The Continental has 2.6 inches more front legroom, 3.2 inches more front shoulder room, .5 inches more rear headroom, 7.4 inches more rear legroom and 1.9 inches more rear shoulder room than the AMG A-Class.

For enhanced passenger comfort on long trips the Continental Reserve/Black Label’s available rear seats recline. The AMG A-Class’ rear seats don’t recline.

Cargo Capacity

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The Continental has a much larger trunk than the AMG A-Class (16.7 vs. 8.6 cubic feet).

To make loading and unloading groceries and cargo easier, especially for short adults, the Continental offers an optional power trunk, which opens and closes automatically by pressing a button or just by kicking your foot under the back bumper, completely leaving your hands free. The AMG A-Class doesn’t offer a power trunk, so its trunk has to be closed manually.

Towing

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The Continental has a 1000 lbs. towing capacity. The AMG A-Class has no towing capacity.

Ergonomics

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In case you lock your keys in your vehicle, or don’t have them with you, you can let yourself in using the Continental’s exterior PIN entry system. The AMG A-Class doesn’t offer an exterior PIN entry system, and its Mercedes-Benz Emergency Call can’t unlock the doors if the vehicle doesn’t have cell phone reception or the driver can’t contact the service.

In case you lock your keys in your vehicle, or don’t have them with you, you can let yourself in using the Continental’s exterior PIN entry system. The AMG A-Class doesn’t offer an exterior PIN entry system, and its Mercedes-Benz Emergency Call can’t unlock the doors if the vehicle doesn’t have cell phone reception or the driver can’t contact the service.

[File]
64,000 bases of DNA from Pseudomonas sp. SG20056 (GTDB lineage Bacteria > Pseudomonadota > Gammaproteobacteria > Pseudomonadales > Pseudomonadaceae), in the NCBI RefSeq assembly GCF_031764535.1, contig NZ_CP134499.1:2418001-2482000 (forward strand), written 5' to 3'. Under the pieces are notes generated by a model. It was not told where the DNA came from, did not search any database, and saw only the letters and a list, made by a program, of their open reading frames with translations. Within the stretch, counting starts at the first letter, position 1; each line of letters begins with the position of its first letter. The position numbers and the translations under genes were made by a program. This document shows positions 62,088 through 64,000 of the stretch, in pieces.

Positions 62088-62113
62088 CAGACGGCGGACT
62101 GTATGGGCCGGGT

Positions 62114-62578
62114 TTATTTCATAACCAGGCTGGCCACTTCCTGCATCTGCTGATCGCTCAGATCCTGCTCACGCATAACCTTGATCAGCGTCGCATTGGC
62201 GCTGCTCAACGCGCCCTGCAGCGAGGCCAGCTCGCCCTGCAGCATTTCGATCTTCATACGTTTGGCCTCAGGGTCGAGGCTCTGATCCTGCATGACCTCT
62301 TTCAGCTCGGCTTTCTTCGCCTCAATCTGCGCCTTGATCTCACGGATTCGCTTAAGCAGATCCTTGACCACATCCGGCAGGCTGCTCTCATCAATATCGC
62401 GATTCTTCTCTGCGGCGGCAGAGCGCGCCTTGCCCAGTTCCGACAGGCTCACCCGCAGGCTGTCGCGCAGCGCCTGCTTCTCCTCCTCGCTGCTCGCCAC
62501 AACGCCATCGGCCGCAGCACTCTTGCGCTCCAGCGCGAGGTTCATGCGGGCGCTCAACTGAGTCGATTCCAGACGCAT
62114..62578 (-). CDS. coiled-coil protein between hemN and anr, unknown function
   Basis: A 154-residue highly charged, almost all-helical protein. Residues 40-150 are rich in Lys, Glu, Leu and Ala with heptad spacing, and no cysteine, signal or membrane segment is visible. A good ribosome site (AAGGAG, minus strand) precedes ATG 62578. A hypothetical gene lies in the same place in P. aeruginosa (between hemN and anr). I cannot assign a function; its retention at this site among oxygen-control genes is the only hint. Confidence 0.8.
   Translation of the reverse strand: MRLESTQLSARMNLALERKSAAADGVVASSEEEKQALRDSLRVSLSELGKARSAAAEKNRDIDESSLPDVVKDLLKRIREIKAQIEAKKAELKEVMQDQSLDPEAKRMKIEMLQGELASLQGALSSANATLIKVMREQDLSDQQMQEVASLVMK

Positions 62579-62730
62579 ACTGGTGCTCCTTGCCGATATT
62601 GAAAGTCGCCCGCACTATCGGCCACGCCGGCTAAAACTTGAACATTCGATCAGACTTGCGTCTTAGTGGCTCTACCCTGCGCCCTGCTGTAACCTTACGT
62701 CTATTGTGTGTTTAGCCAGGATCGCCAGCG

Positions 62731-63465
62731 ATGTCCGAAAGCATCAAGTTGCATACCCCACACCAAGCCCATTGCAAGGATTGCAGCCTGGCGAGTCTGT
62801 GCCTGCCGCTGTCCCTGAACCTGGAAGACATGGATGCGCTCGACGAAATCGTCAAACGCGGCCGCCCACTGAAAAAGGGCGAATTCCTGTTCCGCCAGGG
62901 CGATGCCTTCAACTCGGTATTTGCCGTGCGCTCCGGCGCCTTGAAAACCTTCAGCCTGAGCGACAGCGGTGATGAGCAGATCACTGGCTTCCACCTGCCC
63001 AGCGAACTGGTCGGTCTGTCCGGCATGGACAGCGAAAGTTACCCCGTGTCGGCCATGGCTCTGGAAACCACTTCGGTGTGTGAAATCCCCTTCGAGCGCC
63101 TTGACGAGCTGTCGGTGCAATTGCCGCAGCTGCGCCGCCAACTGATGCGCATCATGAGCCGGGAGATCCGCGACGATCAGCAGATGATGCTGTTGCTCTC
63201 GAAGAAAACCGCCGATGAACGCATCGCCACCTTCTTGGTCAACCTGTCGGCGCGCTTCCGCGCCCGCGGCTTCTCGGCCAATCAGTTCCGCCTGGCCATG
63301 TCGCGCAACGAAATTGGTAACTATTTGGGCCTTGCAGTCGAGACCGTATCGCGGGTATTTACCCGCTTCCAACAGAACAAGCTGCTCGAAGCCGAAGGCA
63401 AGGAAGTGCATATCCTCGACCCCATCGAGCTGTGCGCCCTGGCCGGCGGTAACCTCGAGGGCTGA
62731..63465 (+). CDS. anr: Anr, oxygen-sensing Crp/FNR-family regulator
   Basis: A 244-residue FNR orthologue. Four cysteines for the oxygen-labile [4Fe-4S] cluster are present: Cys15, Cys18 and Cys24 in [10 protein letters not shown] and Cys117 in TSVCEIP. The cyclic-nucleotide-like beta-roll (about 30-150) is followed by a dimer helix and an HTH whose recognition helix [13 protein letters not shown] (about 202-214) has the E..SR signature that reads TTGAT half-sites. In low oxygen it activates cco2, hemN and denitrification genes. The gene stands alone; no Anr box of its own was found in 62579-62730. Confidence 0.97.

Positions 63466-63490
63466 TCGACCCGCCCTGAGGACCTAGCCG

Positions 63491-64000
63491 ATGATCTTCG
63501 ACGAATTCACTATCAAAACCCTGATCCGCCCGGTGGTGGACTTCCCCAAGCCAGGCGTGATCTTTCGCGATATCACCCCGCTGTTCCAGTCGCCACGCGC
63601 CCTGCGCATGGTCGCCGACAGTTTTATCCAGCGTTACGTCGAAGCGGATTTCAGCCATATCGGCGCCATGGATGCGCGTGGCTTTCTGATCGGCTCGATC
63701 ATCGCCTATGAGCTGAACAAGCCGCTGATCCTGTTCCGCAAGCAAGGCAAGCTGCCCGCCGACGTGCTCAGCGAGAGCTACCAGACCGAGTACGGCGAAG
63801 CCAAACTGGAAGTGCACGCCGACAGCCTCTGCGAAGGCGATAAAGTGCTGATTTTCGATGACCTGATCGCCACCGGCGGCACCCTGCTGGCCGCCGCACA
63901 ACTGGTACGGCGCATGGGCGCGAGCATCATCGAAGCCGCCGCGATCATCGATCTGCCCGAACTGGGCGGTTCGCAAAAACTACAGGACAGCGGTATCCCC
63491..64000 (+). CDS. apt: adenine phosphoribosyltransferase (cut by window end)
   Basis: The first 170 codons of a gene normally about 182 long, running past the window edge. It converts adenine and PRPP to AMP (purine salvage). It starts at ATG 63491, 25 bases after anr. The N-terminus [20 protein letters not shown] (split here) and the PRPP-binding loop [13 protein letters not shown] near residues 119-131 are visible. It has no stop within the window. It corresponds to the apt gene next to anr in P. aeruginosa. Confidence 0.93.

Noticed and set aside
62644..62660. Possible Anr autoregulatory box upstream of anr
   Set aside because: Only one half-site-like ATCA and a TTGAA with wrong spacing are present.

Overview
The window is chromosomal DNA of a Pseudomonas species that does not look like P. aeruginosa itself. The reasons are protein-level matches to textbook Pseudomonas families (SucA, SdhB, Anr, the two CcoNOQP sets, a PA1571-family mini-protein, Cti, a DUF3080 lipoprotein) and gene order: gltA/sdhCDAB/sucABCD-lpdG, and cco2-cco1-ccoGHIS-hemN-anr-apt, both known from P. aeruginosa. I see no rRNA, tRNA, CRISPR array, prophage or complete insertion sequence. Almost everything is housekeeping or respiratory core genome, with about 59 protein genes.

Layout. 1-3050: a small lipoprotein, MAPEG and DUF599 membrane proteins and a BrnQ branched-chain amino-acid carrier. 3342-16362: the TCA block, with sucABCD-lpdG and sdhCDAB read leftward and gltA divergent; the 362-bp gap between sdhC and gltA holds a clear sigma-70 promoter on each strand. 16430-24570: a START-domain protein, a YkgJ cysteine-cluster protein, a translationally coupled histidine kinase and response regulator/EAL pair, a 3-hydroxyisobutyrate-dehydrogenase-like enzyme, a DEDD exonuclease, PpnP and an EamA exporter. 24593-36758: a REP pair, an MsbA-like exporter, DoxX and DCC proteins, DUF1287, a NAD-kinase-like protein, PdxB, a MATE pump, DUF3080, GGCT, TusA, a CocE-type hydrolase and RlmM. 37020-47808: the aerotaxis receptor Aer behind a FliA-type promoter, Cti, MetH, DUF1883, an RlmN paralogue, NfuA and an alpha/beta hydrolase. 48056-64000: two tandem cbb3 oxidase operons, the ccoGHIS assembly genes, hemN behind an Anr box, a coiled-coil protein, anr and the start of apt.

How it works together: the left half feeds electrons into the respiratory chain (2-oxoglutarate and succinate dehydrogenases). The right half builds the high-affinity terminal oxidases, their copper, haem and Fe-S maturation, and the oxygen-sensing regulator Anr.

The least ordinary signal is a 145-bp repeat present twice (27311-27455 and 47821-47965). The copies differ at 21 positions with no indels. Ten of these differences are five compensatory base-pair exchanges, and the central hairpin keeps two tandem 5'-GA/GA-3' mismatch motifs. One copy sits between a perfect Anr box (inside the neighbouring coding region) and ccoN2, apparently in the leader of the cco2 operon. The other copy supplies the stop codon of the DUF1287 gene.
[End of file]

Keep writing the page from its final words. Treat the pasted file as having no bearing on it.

To shield the driver and front passenger’s vision over a larger portion of the windshield and side windows, the Continental has standard extendable sun visors. The AMG A-Class doesn’t offer extendable visors.

A power rear sunshade is standard in the Continental Reserve/Black Label and manual rear side window sunshades are optional to help block heat and glare for the rear passengers. The AMG A-Class doesn’t offer a rear or rear side window sunshades.

The Continental has standard heated front seats. Heated front seats cost extra on the AMG A-Class. The Continental also offers optional heated rear seats to keep those passengers extremely comfortable in the winter. Heated rear seats aren’t available in the AMG A-Class.

The Continental Reserve/Black Label has standard front air conditioned seats and offers them optionally in the rear. This keeps the passengers comfortable and takes the sting out of hot seats in summer. The AMG A-Class doesn’t offer air-conditioned seats in the rear.

The Continental Reserve/Black Label has a 115-volt a/c outlet on the center console, allowing you to recharge a laptop or run small household appliances without special adapters that can break or get misplaced. The AMG A-Class doesn’t offer a house-current electrical outlet.

Model Availability

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The Continental is available in both front-wheel drive and all-wheel drive configurations. The AMG A-Class doesn’t offer a two-wheel drive configuration.

Recommendations

© 1999 - 2020 Advanta-STAR Automotive Research. All rights reserved. This vehicle comparison and all of the content in it are provided only by license from Advanta-STAR Automotive Research Corporation of America. If you are not a legally licensed user of this vehicle comparison, it is against federal law to access it, copy it, forward it or use it in any manner whatsoever. Any unauthorized use of this vehicle comparison is a violation of U.S. and international law and is punishable criminally and civilly. 6IUEX-0KENZ 45.55.47.189 2020/08/12

Consumer Reports® recommends the Lincoln Continental, based on reliability, safety and performance.